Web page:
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Sudanese opponents wary of military pledges leave civilians to negotiate

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KHARTOUM — Sudan Last year Political parties on the sidelines in the October coup responded cautiously to the military's pledge on Tuesday to move private groups away from the dialogue initiative to hold talks to form a government.

The Army (FFC) coalition for military freedom and change, as the speech by military leader Abdel Fatta Alberhan on Monday was requested by civilian opposition, which military He said he did not explain whether to withdraw from politics.

Barhan's decision is "a clear maneuver and tactical retreat that seems to embrace the principle of troops returning to the barracks and empty this principle of content," the FFC statement said. rice field.

Last year's military takeover was agreed between military and private groups following the 2019 overthrow of long-time dictatorial leader Omar al-Bashir. The power sharing agreement has been terminated.

It caused a large street protest against the military for more than eight months, and most civilian groups refused to negotiate with the military.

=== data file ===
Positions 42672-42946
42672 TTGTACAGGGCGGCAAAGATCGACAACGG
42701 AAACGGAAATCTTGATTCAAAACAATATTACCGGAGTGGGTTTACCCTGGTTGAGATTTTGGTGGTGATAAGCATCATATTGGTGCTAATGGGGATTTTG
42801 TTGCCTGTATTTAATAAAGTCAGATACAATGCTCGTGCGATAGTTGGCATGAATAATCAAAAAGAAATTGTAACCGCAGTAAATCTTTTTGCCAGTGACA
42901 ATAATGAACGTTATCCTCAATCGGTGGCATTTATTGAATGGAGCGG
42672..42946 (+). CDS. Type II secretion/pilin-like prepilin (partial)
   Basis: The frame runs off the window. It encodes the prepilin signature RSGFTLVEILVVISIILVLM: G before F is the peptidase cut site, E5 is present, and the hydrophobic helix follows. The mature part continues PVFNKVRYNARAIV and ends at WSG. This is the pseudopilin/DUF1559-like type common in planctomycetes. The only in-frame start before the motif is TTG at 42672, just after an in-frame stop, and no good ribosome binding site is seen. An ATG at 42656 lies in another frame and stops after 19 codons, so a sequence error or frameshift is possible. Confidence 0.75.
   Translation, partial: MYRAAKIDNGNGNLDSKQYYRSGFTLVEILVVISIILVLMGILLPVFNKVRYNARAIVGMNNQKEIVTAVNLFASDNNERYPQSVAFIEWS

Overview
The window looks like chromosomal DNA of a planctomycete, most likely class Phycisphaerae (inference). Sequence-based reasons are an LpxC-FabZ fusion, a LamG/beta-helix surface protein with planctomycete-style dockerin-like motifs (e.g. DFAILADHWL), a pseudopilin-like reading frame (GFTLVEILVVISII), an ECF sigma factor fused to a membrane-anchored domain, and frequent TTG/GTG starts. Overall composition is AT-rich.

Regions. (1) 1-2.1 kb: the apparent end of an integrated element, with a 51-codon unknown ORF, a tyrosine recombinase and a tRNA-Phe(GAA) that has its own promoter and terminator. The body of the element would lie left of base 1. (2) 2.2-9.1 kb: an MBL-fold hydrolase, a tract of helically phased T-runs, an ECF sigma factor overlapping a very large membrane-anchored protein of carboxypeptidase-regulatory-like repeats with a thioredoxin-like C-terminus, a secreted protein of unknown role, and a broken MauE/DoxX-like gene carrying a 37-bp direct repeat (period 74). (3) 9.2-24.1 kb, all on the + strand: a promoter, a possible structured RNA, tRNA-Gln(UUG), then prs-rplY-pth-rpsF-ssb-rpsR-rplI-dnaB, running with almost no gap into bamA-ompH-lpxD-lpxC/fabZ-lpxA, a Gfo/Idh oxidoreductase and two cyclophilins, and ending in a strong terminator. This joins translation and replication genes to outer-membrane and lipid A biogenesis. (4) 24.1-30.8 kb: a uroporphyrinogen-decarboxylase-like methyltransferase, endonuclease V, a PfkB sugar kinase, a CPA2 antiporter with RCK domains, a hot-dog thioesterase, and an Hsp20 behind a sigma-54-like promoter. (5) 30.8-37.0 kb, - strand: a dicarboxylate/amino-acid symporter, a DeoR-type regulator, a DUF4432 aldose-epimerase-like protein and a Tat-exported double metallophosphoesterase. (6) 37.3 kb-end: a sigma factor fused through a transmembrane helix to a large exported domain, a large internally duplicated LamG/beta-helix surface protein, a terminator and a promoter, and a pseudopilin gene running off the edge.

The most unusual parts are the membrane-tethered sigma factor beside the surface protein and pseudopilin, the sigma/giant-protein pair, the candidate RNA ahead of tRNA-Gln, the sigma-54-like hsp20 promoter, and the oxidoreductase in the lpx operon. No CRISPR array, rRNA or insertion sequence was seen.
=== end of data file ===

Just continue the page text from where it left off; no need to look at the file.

At a recent rally on Thursday, medical personnel said nine people had been killed by security forces and protesters have been sitting in the capital Khartoum ever since.

On Monday, Barhan said the troops would not participate in internationally supported dialogue efforts to break the stalemate, but would leave a private group to negotiate to form a government. Told.

He said the existing ruling council, including some civilians, would be dissolved and a higher military council would be formed, led by Barhan.

Pre-coup FFC leader and senior minister Khalid Omar Eusif said Barhan's speech maintained military authority over the political process. Said that it was an attempt to absorb the pressure of the people.

"Yesterday's speech did not address the essence of the crisis, a military coup last October," he told Reuters.

"We reject Barhan's speech," said Bashir Suleiman, a 33-year-old protester in a sit-in in central Khartoum. "Our demand is entirely civilian." (Written by Aidan Lewis, edited by Alex Richardson)